In the 2024 short legislative session in Oregon, State Senators Fred Girod and Jeff Golden introduced legislation that will pave the way for an Oregon-led Columbia River gill net buyback program, an issue that CCA Oregon is intensely focused on.

In late January, Senate Bill 1509 was introduced to eliminate current state law requiring the Oregon Department of Fish and Wildlife (ODFW) to sell new gill net permits when the number of valid gill net permits fall below 200. The bill would also require ODFW to convene a stakeholder group to develop a gill net buyback proposal for consideration by the 2025 legislative session.

Those working on behalf of harvest reforms recognize this is just the first step. Assuming it passes in the short session, the real work begins. Both Girod and Golden will likely be at the forefront of passing an actual gill net buyback in 2025.

As of now, the bill has bipartisan support. It does not go unnoticed that Girod is a Republican from the Willamette Valley and Golden is a Democrat from southern Oregon. Golden chairs the Senate Natural Resources Committee, while Girod is the vice-chair.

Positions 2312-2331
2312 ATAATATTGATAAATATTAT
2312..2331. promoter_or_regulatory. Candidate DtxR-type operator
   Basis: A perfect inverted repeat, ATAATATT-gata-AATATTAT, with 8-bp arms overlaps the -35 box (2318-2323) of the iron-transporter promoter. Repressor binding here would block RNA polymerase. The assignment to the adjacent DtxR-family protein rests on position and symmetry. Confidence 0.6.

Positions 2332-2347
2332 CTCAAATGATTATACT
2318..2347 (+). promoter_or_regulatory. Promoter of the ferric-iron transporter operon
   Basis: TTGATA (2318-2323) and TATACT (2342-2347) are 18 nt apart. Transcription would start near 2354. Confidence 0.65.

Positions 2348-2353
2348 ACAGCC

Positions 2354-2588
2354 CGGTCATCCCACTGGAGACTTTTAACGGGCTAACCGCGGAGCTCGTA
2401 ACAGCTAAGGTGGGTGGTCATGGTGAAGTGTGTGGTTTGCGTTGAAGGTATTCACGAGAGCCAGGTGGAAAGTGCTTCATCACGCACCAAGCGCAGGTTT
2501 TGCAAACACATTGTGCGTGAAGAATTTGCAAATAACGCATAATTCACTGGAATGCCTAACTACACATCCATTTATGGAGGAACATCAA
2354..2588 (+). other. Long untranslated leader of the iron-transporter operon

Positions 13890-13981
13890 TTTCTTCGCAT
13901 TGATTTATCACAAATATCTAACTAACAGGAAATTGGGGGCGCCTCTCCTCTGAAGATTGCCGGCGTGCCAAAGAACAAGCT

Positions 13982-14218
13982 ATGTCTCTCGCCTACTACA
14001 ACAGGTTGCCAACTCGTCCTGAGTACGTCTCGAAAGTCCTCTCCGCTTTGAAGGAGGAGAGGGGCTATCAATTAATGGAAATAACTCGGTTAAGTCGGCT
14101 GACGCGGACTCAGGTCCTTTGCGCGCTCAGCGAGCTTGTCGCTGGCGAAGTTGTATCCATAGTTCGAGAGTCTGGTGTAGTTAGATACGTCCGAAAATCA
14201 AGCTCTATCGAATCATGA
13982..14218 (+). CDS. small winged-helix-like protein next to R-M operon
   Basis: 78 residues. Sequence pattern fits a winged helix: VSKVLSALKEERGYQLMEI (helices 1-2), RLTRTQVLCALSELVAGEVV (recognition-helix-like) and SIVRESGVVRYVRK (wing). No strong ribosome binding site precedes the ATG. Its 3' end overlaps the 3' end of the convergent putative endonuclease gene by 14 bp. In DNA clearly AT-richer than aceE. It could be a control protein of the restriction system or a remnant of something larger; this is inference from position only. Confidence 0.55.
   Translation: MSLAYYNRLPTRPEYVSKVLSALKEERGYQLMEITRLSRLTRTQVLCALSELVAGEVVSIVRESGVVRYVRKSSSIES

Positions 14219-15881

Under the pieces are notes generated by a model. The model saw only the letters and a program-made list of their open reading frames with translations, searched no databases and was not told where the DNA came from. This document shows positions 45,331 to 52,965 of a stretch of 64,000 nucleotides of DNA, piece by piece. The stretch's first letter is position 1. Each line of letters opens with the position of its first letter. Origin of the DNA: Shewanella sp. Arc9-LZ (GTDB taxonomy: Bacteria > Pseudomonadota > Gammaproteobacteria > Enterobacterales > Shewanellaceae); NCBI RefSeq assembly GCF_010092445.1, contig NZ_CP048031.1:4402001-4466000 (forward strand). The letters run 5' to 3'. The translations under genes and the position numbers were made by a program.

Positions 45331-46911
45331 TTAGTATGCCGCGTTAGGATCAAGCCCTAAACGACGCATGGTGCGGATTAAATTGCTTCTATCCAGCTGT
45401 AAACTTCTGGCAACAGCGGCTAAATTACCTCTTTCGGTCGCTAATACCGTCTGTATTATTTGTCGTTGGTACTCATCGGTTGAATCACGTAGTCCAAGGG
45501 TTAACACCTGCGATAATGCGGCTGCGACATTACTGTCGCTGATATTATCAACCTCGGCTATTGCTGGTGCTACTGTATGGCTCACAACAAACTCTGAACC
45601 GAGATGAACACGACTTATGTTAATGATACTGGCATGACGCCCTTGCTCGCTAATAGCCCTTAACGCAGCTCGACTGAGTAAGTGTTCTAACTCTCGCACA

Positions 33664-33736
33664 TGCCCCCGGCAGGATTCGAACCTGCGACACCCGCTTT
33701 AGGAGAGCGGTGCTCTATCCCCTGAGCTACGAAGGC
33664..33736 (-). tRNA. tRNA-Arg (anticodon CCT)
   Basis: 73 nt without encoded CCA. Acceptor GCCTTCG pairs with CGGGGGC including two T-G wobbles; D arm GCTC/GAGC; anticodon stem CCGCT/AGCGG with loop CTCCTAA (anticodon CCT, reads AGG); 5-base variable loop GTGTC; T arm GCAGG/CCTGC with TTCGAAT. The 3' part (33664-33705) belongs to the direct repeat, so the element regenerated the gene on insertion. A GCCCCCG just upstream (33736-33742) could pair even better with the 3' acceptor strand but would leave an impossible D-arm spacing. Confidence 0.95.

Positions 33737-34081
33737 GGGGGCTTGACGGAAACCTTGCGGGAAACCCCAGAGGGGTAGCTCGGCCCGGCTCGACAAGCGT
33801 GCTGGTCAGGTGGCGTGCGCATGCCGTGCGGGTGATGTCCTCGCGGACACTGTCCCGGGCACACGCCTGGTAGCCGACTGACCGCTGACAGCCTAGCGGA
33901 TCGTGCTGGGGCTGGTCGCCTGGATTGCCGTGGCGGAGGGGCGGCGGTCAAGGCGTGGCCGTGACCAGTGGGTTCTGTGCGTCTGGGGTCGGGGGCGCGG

According to Golden’s website this is “another step in the long, sometimes fractious campaign to reduce commercial gillnetting in the mainstem of the Columbia River.”

While the bill would not affect traditional tribal practices, it would permanently stop the issuance of new gill net permits valid in the lower Columbia River. It would also complement a recent Washington State program to buy out existing permits, which reduced the number in Washington from 240 to 67. There are 280 current gill net licenses in Oregon.

“I think 2025 is going to be pivotal,” says Shawn Miller at Miller Public Affairs. Miller is the chief strategist for CCA Oregon. “Not only with passing a buyback program but getting the funding for it. Washington has done it, and Oregon needs to get its act together.”

Along with gaining public support, which Miller says there’s plenty, much of it will come down to whether Oregon Governor Tina Kotek and the Legislature include the funding into the 2025 budget.

“We’re building momentum now so we can get it done,” adds Miller.